Single-ticket sales and subscriptions fell 16 and 14 percent, respectively, for the orchestra's season ending in May.
Contrastingly, the Cincinnati Pops, part of the Cincinnati Symphony Orchestra umbrella organization, reported an average increase of 8 percent in attendance.
Among the nation's top orchestras, the Cincinnati Symphony has seen marked successes since conductor Pavo J‹rvi became its music director in 2001, releasing several recordings under the Telarc label and making tours through the country and Europe. "With [J‹rvi], they are playing better than the New York Philharmonic," Sandra Rivers, a professor at the University of Cincinnati College-Conservatory of Music and member of the orchestra's board of directors, told the Enquirer.
But attendance has plummeted since 2004, when the symphony raised average ticket prices by 25%.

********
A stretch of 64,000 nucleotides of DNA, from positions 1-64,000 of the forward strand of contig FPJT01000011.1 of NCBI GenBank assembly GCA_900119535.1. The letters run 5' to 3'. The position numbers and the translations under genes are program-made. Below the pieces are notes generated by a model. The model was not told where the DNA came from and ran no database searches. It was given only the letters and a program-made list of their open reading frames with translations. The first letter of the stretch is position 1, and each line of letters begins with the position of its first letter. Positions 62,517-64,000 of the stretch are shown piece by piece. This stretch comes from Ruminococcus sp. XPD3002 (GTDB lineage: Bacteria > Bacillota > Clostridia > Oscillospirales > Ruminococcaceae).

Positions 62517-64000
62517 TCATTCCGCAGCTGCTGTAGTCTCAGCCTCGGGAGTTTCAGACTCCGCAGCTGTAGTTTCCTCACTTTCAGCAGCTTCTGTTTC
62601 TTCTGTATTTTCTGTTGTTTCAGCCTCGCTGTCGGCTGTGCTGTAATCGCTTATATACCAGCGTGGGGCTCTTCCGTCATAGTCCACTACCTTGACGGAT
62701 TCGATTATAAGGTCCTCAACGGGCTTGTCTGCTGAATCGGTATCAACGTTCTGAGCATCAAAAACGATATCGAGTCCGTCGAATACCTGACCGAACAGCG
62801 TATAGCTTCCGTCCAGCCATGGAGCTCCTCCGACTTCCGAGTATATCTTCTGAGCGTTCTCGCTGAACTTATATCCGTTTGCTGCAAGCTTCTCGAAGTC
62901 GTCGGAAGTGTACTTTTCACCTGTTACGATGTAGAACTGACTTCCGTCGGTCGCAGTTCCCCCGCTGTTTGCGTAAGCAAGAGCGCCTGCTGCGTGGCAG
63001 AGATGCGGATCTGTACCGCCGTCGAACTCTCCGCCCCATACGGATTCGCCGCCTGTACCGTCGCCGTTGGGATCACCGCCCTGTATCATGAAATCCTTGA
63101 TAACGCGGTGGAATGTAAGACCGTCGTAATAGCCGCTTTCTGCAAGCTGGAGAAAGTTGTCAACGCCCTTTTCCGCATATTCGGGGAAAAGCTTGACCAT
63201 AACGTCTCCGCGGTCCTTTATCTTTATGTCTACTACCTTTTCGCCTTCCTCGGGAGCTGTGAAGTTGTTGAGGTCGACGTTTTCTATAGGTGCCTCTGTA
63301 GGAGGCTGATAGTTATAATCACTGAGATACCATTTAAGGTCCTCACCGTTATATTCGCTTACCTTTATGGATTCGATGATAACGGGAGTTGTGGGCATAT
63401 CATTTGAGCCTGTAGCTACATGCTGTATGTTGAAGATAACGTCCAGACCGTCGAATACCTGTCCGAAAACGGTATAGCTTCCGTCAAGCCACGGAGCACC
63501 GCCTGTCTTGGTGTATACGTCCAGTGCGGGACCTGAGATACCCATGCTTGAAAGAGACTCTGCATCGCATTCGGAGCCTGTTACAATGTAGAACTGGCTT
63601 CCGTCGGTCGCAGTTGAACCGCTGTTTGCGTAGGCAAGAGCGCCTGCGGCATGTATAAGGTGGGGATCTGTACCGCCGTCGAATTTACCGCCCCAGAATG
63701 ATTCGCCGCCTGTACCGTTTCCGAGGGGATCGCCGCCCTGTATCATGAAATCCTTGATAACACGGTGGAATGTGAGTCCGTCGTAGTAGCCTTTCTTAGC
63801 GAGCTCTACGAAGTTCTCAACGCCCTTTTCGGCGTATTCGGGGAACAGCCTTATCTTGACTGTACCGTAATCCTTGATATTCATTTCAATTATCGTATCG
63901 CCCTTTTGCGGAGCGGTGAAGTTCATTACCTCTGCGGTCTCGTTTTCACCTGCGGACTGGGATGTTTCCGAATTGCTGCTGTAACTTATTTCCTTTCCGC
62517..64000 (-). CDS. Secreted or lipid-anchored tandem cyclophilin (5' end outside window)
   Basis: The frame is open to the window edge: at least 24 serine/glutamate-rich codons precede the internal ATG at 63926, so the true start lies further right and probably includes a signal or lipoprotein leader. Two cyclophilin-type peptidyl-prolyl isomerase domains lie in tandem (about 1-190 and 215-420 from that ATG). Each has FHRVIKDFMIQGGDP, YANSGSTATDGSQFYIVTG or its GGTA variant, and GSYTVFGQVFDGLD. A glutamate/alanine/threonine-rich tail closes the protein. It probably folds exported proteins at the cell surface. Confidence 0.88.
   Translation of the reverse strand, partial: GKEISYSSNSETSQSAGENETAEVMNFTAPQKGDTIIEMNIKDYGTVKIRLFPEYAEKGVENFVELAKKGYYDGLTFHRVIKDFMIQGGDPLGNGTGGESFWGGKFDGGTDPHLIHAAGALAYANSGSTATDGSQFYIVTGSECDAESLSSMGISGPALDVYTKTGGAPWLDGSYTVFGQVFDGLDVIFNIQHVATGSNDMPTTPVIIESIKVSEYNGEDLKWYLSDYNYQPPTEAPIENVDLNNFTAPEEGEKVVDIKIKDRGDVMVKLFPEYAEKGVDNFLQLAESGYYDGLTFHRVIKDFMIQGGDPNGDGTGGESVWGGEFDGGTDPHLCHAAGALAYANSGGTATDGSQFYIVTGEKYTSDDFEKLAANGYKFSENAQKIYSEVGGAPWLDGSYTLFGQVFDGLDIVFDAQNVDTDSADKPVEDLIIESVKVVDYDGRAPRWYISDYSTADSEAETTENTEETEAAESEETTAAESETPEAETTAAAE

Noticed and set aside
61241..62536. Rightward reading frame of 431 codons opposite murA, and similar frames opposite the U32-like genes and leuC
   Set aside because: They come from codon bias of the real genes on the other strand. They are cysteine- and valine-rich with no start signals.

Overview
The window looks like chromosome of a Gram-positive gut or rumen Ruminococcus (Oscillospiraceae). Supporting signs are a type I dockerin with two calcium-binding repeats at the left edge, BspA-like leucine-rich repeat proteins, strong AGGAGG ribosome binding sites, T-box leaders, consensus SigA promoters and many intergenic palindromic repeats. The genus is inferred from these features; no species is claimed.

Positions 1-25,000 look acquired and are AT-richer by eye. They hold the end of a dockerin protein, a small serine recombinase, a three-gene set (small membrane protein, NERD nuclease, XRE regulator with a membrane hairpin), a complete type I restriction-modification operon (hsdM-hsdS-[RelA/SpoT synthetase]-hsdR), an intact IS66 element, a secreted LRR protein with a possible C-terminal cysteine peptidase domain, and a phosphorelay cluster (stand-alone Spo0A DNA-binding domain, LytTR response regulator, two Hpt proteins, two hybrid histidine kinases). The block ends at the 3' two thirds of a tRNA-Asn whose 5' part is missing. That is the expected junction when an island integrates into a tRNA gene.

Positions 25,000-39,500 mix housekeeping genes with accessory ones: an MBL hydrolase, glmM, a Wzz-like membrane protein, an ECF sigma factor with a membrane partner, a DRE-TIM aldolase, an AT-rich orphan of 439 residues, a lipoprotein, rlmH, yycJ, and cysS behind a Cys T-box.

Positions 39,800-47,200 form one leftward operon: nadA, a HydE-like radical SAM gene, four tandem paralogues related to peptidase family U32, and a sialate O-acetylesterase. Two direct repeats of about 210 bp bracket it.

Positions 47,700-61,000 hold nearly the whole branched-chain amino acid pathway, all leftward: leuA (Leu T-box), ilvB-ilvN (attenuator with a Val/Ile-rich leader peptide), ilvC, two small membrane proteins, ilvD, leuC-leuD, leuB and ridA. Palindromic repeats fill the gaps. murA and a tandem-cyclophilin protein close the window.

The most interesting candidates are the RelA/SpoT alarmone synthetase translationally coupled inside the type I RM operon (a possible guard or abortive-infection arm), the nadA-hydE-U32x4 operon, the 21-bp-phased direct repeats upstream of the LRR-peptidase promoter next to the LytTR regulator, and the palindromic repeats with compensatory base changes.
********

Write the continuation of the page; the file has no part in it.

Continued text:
Other statistics lend a more positive slant: private donors gave $1.8 million to help the ensemble avoid a potential $2.7 million deficit this year.
Taking on a new business approach, the orchestra also had to raise an additional $500,000 to compensate for a drop in the amount of money it takes from its $74 million endowment for expenses. "This was a challenge," said president Steven Monder.
Evading a deficit, though, was not difficult, the newspaper reports. The symphony anticipates finishing in the black.
Major cuts in the budget beyond a drop in the orchestra's size and a two-year wage freeze accepted in the past by musicians are not possible, Monder said, and the board of directors must raise about $2 million annually for an endowment substantial enough to support "the new [business] model."
"I am optimistic, but clearly we're going to have to make changes to gain greater attendance," said incoming board chairman Marvin Quin.
Cincinnati Symphony officials say the new, 4,000-seat National City Pavillion opening August 30 at the Riverbend Music Center outside the city will bring an extra $400,000 annually.